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The history of Ellerbe School
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EDUCATION IN THE EARLY 1900S

The history of Ellerbe School

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One of the first schools in the state to offer hands-on learning has a Hickory connection.

Marty Abbott Goodman of Ellerbe has spent the last 30 years collecting articles, photos and information on the Ellerbe School in Richmond County. The school is famous for being one of the first schools to introduce progressive education. This educational technique encouraged students to learn by doing. Goodman attended the school and completed all 12 grades, but it was after the school’s fame had faded.

Goodman said she thought the people of Hickory would be interested to know that the school’s second principal, Richard Franklin Little, was originally from Hickory, as were two of the teachers, Mary Wolff and Elizabeth Wolff Parsons.

Goodman said that Little was well-known around Hickory because he would often run along the streets at night, earning him the nickname, “The Midnight Runner.” He also was a prominent track athlete during his high school and college days. According to Goodman’s research, Little was offered a position on the United States track team for the 1912 Olympics, but his parents wouldn’t allow him to join.

Goodman started collecting information when she was working on her master’s thesis in 1988. She had grown up in the area and heard her parents and grandparents talk about the famous school in Ellerbe. Her interest grew as the years passed.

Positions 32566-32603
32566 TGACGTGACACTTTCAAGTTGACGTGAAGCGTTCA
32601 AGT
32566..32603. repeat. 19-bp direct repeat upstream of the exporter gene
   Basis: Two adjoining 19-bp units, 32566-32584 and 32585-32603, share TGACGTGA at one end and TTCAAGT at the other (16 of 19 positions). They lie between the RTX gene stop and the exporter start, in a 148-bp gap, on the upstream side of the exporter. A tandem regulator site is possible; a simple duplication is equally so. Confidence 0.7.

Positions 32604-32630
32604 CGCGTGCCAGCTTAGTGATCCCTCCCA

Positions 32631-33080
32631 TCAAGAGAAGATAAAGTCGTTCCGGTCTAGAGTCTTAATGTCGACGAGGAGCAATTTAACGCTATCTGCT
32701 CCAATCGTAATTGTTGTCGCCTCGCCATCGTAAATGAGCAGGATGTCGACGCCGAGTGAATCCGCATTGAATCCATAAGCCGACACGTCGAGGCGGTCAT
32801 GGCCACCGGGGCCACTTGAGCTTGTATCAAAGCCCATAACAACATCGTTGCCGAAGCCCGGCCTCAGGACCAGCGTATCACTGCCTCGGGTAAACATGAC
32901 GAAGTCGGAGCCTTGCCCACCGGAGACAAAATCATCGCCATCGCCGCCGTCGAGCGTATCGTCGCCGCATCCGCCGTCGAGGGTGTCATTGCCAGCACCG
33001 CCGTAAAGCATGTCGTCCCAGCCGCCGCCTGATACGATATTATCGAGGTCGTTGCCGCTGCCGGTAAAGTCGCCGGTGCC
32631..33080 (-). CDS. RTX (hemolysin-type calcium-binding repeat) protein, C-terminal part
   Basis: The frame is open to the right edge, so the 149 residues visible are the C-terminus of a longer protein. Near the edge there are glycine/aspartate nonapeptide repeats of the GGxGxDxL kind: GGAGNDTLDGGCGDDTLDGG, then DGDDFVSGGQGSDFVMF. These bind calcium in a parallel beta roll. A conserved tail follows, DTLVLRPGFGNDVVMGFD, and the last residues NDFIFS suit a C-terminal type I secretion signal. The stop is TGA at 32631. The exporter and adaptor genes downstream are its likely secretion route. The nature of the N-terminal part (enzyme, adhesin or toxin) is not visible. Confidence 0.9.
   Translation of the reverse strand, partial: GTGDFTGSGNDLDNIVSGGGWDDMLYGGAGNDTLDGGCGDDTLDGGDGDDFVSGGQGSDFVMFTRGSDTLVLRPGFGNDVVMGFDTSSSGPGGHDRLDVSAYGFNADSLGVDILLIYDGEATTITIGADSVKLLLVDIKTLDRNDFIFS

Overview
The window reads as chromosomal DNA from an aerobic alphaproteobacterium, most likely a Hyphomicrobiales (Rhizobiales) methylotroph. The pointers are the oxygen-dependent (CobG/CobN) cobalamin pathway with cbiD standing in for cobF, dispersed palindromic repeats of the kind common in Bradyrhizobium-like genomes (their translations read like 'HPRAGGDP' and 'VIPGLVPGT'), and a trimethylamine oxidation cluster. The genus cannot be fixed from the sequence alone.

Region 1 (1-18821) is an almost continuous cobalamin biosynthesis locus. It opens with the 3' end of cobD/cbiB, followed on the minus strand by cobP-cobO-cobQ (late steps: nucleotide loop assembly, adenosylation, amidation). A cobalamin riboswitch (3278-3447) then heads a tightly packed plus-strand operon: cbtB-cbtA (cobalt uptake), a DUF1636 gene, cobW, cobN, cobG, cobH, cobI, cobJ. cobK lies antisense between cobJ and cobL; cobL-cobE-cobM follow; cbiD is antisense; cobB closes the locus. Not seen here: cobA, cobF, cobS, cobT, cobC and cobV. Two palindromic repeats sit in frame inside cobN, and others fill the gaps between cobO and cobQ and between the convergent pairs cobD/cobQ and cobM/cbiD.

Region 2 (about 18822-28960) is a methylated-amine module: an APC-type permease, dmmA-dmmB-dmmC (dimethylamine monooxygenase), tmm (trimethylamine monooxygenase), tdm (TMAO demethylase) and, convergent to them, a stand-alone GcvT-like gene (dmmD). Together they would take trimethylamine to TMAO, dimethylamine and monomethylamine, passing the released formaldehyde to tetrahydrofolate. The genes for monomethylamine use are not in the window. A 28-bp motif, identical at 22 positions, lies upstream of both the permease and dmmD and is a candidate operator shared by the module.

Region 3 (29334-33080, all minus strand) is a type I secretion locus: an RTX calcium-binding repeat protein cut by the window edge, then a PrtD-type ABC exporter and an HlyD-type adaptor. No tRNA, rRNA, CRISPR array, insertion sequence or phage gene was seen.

“My main purpose wasn’t to make money. I didn’t want the story to be lost,” Goodman said. “I knew once my generation was gone, the story would be over.”

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Goodman said she had been wondering for a long time what to do with all the information she gathered. She kept it all in a large plastic bin. When the COVID-19 pandemic hit and the country started shutting down, she decided to write her book, “Learning by Doing: An Annotated Scrapbook of the Ellerbe School 1920-1949.”

“I wanted to show it (the school’s history), not tell it,” Goodman said. “Which is what inspired the scrapbook idea.”

Goodman spent last year retyping the articles she had collected. She thought this was the best way to preserve the history of the school rather than paraphrasing and telling the story through her own narrative. She does add her own commentary into the book, but the majority of it is the original articles retyped for visual clarity.

According to Goodman’s book, Little served as principal of the school for 21 years. He never earned a college degree but took some college courses, which in the early 1900s qualified him to be a teacher. He started his college education in 1910 at Lenoir-Rhyne College, now Lenoir-Rhyne University.

Later he enrolled at the University of North Carolina at Chapel Hill, where he took a class under Morris Mitchell. Mitchell was the founder and first principal of the Ellerbe School. Mitchell liked Little and wanted him to be the school’s next principal, according to Goodman’s book.

Both Mitchell and Little thought the best way for children to learn was by doing and by being independent. Eventually the children even made their own food from the produce they grew in their gardens. The children also had a student council that would decide how students would be punished. The teachers in the school were mostly there for support and to answer questions, but students were encouraged to work out problems for themselves, if possible, according to Goodman.

Goodman said the school acquired a broken printing press. The students fixed the machine and began printing papers for the town. They even printed a book. This idea of children learning by doing rather than reciting lessons in the classroom was revolutionary at the time, Goodman says.

Goodman’s book is available through Amazon in paperback and in eBook forms.

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